Collective Enfranchisement Solicitors

Owners of leasehold properties can join together and purchase the freehold of a building from the landlord. Find out how a qualified solicitor can help.

Collective Enfranchisement is the legal term for the owner of a leasehold property to join together with another or other leaseholders and purchase the freehold of that building from their landlord (the freeholder).

The law that governs collective enfranchisement is the Leasehold Reform Housing and Urban Development Act 1993 (as amended).

What is Collective Enfranchisement?

Jaswinder Veratch

Collective Enfranchisement Specialist

Jaswinder Veratch

A thorough knowledge of all aspects of residential conveyancing, including both leasehold and freehold transactions.  Jaswinder is also able to deal with lease extensions, transfers of equity and auction sales.

The law that governs collective enfranchisement is the Leasehold Reform Housing and Urban Development Act 1993 (as amended).

The rules are complex and it is strongly recommended that you engage the services of a conveyancer, experienced in such transactions to guide you through the process and make sure you tick all the boxes, otherwise the process could fail.  It is also important to instruct a surveyor to obtain a proper valuation.

Do You Qualify For Collective Enfranchisement?

There are a few things you need to claim for collective enfranchisement

You Qualify If:

  • You have a ‘long lease’ which means a lease which is at least 21 years in length when it was first granted.
  • You must not own more than 2 flats in the same building.
  • There must be at least 2 flats in the building, and at least two-thirds of those flats must be owned by qualifying leaseholders
  • No more than 25% of the internal floor area (excluding common areas such as staircases and landings) must be used for commercial purposes e.g. shops or offices.
  • At least 50% of the flats in the building must participate.

You Do Not Qualify If:

  • The building is a conversion into four or less flats; and
  • The building is not a purpose built block; and
  • The same person has owned the freehold since before the conversion began and;
  • That freeholder or an adult member of their family has lived there for the past twelve months.

Benefits of Collective Enfranchisement

When you own the freehold of your flat or apartment, you also own the structure and ground of the building along with the other participating owners. You therefore have more control and avoid additional costs in future for things such as ground rent. 

Step by Step:


A valuation is obtained. This is a specific process using a formula detailed in the legislation as well as the surveyors own expertise. The price of the freehold is called the ‘Premium’. This is what the freeholder can expect to receive in return for transferring the freehold to the leaseholders.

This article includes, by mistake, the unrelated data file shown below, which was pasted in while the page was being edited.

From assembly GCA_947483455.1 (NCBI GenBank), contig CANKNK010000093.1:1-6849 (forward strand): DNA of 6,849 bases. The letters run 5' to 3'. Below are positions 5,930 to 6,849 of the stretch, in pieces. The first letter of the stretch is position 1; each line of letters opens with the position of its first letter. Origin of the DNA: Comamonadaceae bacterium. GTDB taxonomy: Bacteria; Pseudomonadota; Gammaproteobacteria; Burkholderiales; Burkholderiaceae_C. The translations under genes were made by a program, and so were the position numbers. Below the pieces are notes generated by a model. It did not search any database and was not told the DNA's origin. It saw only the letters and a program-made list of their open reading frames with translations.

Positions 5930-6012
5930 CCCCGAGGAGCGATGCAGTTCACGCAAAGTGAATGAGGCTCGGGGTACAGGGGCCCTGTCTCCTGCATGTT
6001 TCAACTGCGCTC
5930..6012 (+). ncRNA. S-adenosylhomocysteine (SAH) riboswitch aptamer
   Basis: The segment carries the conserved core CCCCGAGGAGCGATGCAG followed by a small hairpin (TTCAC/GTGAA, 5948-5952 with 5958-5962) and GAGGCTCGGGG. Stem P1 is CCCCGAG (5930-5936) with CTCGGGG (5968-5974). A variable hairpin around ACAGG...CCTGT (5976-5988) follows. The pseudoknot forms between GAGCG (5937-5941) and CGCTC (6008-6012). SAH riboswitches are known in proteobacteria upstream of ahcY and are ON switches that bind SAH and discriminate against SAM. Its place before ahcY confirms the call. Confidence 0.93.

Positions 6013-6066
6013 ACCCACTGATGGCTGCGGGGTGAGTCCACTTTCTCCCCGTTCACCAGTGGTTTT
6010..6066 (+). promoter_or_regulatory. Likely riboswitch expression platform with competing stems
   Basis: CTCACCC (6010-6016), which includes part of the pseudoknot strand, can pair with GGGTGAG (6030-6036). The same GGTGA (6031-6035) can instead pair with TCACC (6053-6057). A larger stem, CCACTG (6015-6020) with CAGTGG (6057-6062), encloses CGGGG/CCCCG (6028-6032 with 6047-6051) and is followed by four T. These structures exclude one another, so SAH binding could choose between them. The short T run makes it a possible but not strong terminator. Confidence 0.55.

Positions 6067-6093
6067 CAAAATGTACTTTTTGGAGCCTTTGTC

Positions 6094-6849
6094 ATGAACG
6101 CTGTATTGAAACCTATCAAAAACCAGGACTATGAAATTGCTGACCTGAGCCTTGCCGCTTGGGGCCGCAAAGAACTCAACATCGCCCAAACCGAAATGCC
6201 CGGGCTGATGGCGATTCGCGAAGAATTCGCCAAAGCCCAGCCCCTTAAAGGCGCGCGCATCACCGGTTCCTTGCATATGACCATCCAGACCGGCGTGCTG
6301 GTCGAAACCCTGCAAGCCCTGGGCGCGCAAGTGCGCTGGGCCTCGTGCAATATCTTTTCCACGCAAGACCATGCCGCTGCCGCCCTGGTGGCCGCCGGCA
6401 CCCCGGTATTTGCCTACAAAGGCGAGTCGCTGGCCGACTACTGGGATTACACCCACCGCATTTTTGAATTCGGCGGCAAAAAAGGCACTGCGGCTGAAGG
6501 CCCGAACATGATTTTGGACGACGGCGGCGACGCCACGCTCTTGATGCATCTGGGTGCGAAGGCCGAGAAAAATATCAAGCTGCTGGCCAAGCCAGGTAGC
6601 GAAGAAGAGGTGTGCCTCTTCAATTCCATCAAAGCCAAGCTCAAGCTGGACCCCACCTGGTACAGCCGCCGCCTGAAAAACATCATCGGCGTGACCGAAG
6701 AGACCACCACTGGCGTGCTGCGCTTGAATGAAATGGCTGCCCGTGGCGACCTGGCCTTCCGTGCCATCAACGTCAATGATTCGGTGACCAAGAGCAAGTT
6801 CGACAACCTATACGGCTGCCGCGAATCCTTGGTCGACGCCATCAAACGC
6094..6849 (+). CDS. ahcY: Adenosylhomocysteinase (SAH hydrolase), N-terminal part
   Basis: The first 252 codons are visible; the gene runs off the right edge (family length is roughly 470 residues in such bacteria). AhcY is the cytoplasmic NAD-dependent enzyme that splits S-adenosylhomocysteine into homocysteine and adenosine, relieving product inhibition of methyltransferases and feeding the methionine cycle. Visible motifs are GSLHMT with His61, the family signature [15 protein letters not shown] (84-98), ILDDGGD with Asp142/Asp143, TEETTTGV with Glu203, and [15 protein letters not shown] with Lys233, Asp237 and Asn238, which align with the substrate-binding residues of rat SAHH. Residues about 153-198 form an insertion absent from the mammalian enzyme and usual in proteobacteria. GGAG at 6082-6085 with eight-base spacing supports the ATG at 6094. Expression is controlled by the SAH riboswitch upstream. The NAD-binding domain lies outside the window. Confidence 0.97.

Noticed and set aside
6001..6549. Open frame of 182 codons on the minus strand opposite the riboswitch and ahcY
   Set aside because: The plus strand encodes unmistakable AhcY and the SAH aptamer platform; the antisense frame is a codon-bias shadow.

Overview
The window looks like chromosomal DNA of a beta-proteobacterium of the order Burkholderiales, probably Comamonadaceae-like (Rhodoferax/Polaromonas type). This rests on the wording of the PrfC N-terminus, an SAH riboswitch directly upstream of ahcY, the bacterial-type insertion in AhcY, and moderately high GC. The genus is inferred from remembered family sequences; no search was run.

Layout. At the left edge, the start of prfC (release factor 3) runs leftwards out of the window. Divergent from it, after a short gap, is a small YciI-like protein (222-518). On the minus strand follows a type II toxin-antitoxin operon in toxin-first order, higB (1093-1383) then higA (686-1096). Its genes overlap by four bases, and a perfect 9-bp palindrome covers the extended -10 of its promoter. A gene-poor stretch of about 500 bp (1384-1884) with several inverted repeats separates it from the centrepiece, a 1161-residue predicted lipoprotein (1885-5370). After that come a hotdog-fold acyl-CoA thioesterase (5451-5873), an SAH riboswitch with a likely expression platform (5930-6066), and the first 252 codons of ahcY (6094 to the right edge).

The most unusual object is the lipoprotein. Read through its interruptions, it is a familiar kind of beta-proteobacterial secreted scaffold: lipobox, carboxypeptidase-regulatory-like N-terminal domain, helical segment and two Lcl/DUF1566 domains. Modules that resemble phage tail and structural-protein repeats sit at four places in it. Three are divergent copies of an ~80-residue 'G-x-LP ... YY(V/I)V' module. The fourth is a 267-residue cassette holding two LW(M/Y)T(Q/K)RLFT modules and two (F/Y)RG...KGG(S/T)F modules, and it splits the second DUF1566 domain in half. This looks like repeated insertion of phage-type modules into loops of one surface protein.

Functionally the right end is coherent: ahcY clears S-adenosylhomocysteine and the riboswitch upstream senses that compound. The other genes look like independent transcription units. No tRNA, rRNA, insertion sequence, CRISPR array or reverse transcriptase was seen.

The leaseholders would need to decide how to own the freehold – whether ‘on trust’ for each other, or by way of a Limited Company. Your solicitor will advise on the pro’s and con’s of each but generally a Limited Company is considered to be the best way.


A Participation Agreement will be drafted by the solicitor dealing which is essentially a contract between the leaseholders setting out the terms i.e the percentage paid by each towards the premium, who pays the costs of the process, and any other terms that should be incorporated.


A Notice is served on the freeholder in a prescribed form, complying with the legislation and confirming the price that the leaseholders are prepared to pay for the premium.


The freeholder has two months to reply either with an acceptance of the offer or whether there is a dispute either to the leaseholders’ right to buy the freehold or whether the premium is incorrect.


If the freehold disputes the validity of the leaseholders’ right to purchase the freehold then the leaseholders have no choice but to apply to the County Court for a declaration of entitlement.


If the freeholder has disputed the premium, there are two further months to negotiate. If agreement still cannot be reached, either party can apply to the First Tier Tribunal to determine the terms. Thereafter either party can apply to the County Court to enforce the transaction.

Who pays the freeholders costs?

As well as paying their own legal and surveyors costs, the leaseholders are required to pay the freeholder’s reasonable legal and surveyors costs.  (Though if the matter goes to the First Tier Tribunal each party pays their own).

Your solicitor will talk you through the whole process during an initial consultation

01277 284532